A new analysis of the global terrorism database shows that the extreme right committed two-thirds of terrorist acts on American soil last year. Under Trump, the American right has felt an expansive sense of empowerment in the United States that has too often manifested itself in violence. The right has so many targets: Blacks, Muslims, Jews, gays, immigrants, Latinos, the transgendered, abortion providers. In many ways, the melting pot has turned into a shooting gallery.

We should learn two lessons from this week of horrors that began with the fallout of the butchering of an American resident by the Saudis and was dominated by the delivery of pipe bombs to a dozen or more people Trump routinely lambasts with violent language: On the spiritual level, we should learn to care about and act against the misery of all people, be they your next-door neighbor, your religious brethren or victims of war halfway around the world.

On the practical level, we’ve learned profoundly that it’s a lot easier to buy an automatic weapon than to construct a bunch of sophisticated bombs from scratch. If we want to stop this particular kind of misery—mass murders perpetrated by nuts of all political and religious persuasion—we have to ban automatic and semiautomatic rifles and place much greater restrictions on owning, carrying and using other types of firearms.


 

Copyright 2018 Marc Jampole

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Photograph by Mark Hirsch

4 comments on “Marc Jampole: What the Murders Teach Us

  1. Daniel R. Cobb
    October 30, 2018

    Thanks for this essay, Marc. Well done. My deepest condolences to you, your sisters and brothers. You said, “What unites the two centuries is not only violence, but the singular cause for most of it: racism—fear and disdain for people of another color or ethnicity. ”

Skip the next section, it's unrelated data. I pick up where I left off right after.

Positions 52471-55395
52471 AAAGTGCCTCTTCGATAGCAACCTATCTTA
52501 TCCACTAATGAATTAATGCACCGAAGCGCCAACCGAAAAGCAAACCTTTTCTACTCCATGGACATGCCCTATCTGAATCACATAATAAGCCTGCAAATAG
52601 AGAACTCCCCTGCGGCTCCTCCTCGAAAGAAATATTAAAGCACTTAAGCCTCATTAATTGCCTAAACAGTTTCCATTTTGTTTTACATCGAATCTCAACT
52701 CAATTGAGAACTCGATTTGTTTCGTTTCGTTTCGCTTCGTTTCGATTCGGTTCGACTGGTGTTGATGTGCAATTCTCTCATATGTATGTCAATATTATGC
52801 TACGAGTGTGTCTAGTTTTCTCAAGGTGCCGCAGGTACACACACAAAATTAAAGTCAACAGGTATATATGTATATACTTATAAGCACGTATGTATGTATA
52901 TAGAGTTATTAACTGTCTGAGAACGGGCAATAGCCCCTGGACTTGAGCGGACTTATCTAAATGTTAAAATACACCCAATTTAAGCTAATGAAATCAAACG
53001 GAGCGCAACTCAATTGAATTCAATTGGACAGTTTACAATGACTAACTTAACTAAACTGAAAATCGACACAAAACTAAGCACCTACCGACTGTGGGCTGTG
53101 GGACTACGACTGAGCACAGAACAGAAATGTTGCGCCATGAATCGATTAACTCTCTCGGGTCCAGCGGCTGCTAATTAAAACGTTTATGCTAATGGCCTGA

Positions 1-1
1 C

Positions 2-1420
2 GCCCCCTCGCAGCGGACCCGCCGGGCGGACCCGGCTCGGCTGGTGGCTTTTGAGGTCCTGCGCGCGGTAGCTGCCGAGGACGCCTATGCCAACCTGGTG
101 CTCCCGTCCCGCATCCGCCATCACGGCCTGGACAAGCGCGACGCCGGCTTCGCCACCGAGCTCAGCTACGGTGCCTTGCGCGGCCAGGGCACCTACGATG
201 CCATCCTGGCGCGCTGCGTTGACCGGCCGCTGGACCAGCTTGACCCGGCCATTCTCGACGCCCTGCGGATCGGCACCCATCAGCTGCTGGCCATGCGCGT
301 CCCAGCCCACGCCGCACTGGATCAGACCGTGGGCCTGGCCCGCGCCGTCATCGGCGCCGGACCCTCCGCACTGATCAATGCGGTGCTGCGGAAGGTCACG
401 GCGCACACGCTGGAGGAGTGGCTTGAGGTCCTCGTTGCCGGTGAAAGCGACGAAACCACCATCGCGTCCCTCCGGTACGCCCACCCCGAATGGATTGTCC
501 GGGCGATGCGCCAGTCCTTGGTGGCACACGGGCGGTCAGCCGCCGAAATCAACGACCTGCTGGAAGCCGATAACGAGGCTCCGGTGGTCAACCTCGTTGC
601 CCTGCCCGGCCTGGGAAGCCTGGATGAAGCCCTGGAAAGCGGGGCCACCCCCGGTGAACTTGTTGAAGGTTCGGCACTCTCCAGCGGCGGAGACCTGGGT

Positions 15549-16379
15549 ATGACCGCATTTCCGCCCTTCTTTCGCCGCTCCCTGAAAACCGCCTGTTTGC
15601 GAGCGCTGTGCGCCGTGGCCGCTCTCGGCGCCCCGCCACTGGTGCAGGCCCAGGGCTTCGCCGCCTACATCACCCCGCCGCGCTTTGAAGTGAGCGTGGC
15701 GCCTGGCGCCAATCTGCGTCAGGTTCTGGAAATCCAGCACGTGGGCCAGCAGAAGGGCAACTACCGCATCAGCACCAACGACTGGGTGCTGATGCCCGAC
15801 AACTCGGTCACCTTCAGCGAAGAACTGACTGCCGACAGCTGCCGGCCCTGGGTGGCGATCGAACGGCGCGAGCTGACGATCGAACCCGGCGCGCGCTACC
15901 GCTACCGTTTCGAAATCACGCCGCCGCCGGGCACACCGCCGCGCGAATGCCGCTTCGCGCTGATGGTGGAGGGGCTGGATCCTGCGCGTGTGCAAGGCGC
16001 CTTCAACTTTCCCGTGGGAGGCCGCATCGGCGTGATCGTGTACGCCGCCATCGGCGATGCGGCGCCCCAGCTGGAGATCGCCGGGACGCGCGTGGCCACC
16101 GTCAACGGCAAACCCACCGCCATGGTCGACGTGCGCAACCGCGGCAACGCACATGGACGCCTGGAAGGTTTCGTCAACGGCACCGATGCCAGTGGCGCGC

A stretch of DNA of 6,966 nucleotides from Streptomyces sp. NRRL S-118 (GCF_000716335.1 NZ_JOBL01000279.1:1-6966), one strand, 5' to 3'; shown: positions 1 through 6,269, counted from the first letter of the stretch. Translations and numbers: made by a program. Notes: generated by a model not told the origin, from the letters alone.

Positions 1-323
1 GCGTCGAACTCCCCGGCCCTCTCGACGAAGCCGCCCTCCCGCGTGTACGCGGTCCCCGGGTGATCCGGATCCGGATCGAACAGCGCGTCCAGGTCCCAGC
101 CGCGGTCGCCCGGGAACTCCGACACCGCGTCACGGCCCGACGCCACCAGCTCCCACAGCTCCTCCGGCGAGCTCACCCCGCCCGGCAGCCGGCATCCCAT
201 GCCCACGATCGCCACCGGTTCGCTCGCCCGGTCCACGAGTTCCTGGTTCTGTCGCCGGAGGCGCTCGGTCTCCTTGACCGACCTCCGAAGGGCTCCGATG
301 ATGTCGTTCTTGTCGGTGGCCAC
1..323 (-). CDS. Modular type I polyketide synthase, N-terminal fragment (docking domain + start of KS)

.
    I think that open, in the street racism is enabled and inflamed by leaders who have an agenda. That agenda is nearly always driven by a lust for more power and outright greed, and is enabled by a full-blown disregard for human life. Manipulative, psychopathic leaders use racism as a tool because it is such a resonate chord in the human psyche and can be easily turned on like a switch for so many. Of course many/most of these leaders really do hate Jews, really do hate Blacks, or Tutsis, or whomever, but for them racism is more a tool. This is exactly how Trump uses racism. It’s the tool he used to get elected, and why eleven Jews were murdered in Pittsburgh.

    Liked by 1 person

    • Daniel R. Cobb
      October 30, 2018

      For Trump, Pittsburgh, and Charlottesville, and the surge in race crimes are simply the price we pay for his “success”.

      Liked by 1 person

    • Vox Populi
      October 30, 2018

      Thanks, Dan.

      Liked by 1 person

  2. Tricia Knoll
    October 30, 2018

    Yes.

    Liked by 1 person